Through the darkness of future past,
The magician longs to see
Once chants out between two worlds:
Fire, walk with me. – The One Armed Man
It is fitting that with the trees exploding into colour that I turn my attention to fire. It was a fire-full season now just past, with 7,022,570 acres burned (2841933ha) right down to the… uh, ground. That’s 8,261 New York City Central Parks. That’s 255 Disney Worlds (not including Epcot Center) burned down, Mickey and Minnie included. A fire like that would have eaten up 9 State of Rhode Island and Providence Plantations as well as spilled millions of gallons of ink in forcing News Papers print news including the name Rhode Island and Providence Plantations….. A fire as we saw, just this year would have burned its way through 78 Detroits, which considering that 29,520 acres are already burned out or abandoned, would have meant that it would have burned down 137 still inhabited or yet to be torched Detroits which is a lot of Heavy D’s to burn through.
Fire, right after blow jobs, is perhaps one of Man’s oldest inventions. Or at least we are told, or I was told by so many old history books from the 1950s I came across as a child that had pictures of cave men with torches who were a) keeping wild animals away from their women b) using fire to scare pray and hunt – their women taking on the small animals like birds as the Men fought Mastodons and Saber Toothed somethingorothers c) painting cave walls while the women were no where to be seen (turns out the very first Man Caves were actually caves). Fire is seen by so many in the popular mind as that start, that defining technology that allowed us to rise above our ape neighbors, and to take our place as masters of the earth. No matter what came in front of us, we could use fire to solve the problem. Cold fucking Ice Age. No problem. Fire. Animals at night? Fire. Meat tastes like ass and we spend hours chewing the crap? Ah, monsieur, pleze, right zis way, place your torn off elk head on the fire….. Need to plant crops in this jungle? Light a fire. Too many weeds? Fire. Woman of our dreams is held within another city? Fire… and 1000 ships. We need to kill a lot of us? Fire. Kill a lot of us at a distance? Fire (placed in a tube of some kind). Level an entire city in a moment? Fire. The world of today is still powered not by some smart bodi babies, but by fire. Three Mile Island, Indian Point, and Chernobyl nothing but fire, in a way.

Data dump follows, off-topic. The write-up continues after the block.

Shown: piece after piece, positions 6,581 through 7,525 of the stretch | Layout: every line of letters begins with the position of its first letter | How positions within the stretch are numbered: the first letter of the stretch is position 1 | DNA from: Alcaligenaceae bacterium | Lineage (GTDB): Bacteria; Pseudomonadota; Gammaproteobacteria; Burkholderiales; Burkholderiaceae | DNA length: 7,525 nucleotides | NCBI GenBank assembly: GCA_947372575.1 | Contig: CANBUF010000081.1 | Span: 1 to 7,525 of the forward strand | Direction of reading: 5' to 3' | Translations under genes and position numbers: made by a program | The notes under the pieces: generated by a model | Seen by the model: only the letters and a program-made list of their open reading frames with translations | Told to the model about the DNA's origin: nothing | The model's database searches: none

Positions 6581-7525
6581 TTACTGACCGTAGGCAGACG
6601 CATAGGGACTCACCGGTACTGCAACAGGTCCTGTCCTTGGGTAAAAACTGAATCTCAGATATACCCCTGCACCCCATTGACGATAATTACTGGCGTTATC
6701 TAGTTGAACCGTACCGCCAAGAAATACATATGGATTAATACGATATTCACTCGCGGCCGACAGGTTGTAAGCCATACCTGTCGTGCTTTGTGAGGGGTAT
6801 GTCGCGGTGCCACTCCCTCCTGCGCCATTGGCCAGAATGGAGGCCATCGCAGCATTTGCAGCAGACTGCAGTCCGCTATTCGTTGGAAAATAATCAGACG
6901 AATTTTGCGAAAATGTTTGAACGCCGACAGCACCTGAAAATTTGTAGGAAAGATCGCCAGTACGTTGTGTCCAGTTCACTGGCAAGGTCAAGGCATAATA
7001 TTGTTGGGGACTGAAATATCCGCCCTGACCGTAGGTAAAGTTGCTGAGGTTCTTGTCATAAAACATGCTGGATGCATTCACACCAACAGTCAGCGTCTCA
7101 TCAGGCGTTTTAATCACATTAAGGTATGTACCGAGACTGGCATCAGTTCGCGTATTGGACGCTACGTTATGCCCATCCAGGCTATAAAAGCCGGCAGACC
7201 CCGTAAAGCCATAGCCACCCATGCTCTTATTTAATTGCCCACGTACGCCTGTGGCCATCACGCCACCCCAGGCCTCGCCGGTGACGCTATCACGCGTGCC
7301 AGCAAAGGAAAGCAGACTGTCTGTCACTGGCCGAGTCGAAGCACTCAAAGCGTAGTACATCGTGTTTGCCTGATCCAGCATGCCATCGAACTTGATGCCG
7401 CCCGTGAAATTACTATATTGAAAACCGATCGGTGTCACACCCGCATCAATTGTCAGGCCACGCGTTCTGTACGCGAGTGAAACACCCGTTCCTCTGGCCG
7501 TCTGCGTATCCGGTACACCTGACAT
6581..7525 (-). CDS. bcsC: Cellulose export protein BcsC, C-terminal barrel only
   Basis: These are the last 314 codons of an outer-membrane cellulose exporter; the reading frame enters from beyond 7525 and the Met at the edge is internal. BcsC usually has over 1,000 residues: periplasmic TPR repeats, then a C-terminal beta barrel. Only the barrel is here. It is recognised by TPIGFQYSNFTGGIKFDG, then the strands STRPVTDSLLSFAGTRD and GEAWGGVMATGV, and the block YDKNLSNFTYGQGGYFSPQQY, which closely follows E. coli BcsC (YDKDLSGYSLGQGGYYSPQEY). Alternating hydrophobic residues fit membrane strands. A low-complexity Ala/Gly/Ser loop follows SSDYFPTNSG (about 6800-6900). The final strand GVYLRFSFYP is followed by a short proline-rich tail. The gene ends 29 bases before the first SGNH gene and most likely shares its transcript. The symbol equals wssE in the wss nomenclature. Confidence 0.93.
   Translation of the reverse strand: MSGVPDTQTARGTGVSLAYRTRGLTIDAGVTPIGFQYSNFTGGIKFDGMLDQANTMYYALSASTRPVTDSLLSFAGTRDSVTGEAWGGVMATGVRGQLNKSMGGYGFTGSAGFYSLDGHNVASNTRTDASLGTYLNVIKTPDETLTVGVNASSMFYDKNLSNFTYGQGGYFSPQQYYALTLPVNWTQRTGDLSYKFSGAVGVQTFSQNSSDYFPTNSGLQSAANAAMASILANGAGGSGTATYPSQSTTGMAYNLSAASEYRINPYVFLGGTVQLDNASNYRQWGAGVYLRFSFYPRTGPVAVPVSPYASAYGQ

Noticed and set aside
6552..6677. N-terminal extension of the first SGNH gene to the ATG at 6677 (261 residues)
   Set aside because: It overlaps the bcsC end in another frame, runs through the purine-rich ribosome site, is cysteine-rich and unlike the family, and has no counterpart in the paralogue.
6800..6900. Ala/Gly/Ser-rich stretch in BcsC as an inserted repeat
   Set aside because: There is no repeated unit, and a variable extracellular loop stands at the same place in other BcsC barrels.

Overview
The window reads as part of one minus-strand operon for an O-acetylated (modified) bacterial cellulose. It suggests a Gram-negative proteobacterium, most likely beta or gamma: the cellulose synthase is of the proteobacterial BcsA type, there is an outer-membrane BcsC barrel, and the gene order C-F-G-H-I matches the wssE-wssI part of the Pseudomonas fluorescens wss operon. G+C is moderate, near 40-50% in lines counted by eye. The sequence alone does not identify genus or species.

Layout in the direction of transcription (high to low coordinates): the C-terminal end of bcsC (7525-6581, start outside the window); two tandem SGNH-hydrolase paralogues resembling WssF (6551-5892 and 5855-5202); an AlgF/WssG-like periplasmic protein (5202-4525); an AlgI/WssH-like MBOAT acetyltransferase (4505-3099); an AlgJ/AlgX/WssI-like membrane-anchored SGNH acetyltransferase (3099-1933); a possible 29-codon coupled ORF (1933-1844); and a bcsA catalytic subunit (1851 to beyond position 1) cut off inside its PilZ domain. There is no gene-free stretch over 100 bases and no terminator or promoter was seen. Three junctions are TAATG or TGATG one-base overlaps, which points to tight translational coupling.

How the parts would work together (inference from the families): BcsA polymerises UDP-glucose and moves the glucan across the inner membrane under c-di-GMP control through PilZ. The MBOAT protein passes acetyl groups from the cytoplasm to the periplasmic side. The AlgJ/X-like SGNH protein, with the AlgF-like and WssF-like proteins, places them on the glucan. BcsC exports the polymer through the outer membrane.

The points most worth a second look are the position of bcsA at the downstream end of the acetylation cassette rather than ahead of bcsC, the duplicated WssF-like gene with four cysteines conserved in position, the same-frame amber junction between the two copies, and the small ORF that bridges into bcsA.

I’m known as the dude who is always burning some shit. I wonder what my carbon footprint is now, or will accumulate to be before I croak. …. My life with fire started young. My mother bought a stove, a Franklyn Stove. We heated the house with it from time to time, but for the most part it was a special hazard (I can’t believe I survived childhood, but that’s material for another blog) we used on holidays. When we moved to the country, then the real fires happened. We burned our trash. We had a few camp fires. We burned brush. Most of all we burned old furniture. One time, as my mother was away on some trip of some sort, the teenage me turned out a huge pile of crap furnishings into a heap, lit a match, and learned that most of our articles we keep about us are so covered and saturated in so many petro chemical coatings as to turn what I expected would be a happy bonfire into a rocketesque inferno – a Dresden in our backyard, if you will. Strange, the fire department was just down the lane, but thankfully, they did not come, and I survived another day.